I brought all my audio files to the studio, all in 24bit 44.100 Hz resolution (there is no point in having it higher as no CD is recorded in better resolution anyways, at least not yet, so investing in equipment that does it higher is questionable). I've done all the base arrangements myself, with lots of midi files converted to audio, all individual instruments, sometimes in several channels, and several instruments playing the same themes for the fullness of the sound etc. I've done all vocals and back up vocals myself, and NONE of the audio files were pitch corrected! Only the song Good Night we pitch corrected at the studio as it was a bit too much off, but I insisted in not editing anything else, as I was looking for real, raw emotion, as deep as I can get it. For some stupid reason I thought this would be actually appreciated more! Wrong. Technology, and the industry itself, will rather support false representations than the real thing. All in a desperate run after the illusion of perfection, as the real one is impossible to achieve.

I digress again...

I had violin, drums, bass, dobro guitar, solo guitar, bass clarinet, and a double bass done by pro musicians. One of my favorite was the clarinet player I caught at his concert at the CBC Vancouver Studio and asked him if he would do the bass clarinet for my song Katarina. He looked at me sort of like 'who is this guy now?" but to my excitement he accepted. His name is Milan Milosevic, and is the son of the legendary Yugoslavian / Serbian clarinetist Boki Milosevic. Milan has created quite a successful career on his own versatile professional musician path. When I sent him the final product of the CD, he surprised me with how much he loved the song and being a part of the whole project. My heart was full!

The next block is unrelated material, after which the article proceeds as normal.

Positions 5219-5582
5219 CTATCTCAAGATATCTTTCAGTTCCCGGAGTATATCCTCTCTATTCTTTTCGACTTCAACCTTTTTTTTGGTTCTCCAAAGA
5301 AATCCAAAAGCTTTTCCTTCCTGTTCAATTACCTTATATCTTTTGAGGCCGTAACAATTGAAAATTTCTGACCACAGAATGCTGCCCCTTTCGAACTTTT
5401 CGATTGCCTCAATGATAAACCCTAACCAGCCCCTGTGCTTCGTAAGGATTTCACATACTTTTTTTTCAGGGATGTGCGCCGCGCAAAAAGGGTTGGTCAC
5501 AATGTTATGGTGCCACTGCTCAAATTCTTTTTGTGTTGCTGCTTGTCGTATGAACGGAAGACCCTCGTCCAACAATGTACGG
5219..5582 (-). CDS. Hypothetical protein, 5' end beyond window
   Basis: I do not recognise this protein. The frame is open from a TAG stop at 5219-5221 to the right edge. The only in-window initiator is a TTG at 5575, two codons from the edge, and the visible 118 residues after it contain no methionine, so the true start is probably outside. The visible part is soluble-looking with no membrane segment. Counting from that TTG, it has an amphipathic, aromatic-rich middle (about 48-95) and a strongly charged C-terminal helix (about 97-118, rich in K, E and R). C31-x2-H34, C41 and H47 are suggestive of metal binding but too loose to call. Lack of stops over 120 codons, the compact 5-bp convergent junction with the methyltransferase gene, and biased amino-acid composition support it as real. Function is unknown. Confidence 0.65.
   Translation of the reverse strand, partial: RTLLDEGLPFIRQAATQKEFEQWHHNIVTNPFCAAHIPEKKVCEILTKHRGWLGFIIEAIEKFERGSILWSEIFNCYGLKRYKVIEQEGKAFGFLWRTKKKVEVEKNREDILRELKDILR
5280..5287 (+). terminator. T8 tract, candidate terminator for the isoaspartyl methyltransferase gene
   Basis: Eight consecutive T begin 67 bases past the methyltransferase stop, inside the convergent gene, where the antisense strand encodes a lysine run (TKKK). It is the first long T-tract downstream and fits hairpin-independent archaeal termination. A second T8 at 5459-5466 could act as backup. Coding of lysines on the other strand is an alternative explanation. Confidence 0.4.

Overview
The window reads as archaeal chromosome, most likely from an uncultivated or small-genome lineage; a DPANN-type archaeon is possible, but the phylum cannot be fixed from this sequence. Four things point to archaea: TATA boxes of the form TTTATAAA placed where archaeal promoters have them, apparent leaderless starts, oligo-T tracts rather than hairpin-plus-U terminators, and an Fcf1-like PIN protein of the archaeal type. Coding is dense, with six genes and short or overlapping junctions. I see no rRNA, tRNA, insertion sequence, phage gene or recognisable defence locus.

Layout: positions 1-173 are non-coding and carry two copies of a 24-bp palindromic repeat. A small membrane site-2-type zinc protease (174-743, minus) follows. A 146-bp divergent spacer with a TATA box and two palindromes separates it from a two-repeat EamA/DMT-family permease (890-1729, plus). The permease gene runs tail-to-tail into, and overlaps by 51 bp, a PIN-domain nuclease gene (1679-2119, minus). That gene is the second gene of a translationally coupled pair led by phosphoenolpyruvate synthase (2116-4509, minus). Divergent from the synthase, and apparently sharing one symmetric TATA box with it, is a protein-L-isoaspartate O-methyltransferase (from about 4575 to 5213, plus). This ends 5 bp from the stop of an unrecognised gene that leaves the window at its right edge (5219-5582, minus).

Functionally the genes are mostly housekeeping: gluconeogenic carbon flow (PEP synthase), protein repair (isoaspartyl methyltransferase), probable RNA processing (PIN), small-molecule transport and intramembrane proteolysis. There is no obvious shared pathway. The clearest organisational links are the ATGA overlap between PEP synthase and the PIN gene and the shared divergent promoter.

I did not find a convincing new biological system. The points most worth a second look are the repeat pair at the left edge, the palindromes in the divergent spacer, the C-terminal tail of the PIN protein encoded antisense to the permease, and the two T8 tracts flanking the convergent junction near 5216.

So the recording sessions were going well. Kelly was getting everything organized in a highly professional manner. It's crucial to have someone involved in the industry who knows what needs to be done so you can relax and focus on your art. The sound engineer was also extremely supportive and professional, and above all punctual. I didn't think I will encounter that in such a creative environment. But Sheldon Zaharko is deservedly one of the best engineers in Vancouver, if not Canada, for a reason.

At the end of that week I had two master Cd's in my hands and I was ecstatic. During the recording sessions I was also doing my homework finalizing the steps of where to go and what to do with the promotion and planning the whole business side of it. The very first thing was meeting with a prominent lawyer in the local industry, the only one I could find that focuses particularly on music and music business issues. Even more importantly , he was directly involved with the major music association in Vancouver. He was to be the first to listen to a few songs from my CD.

Session 1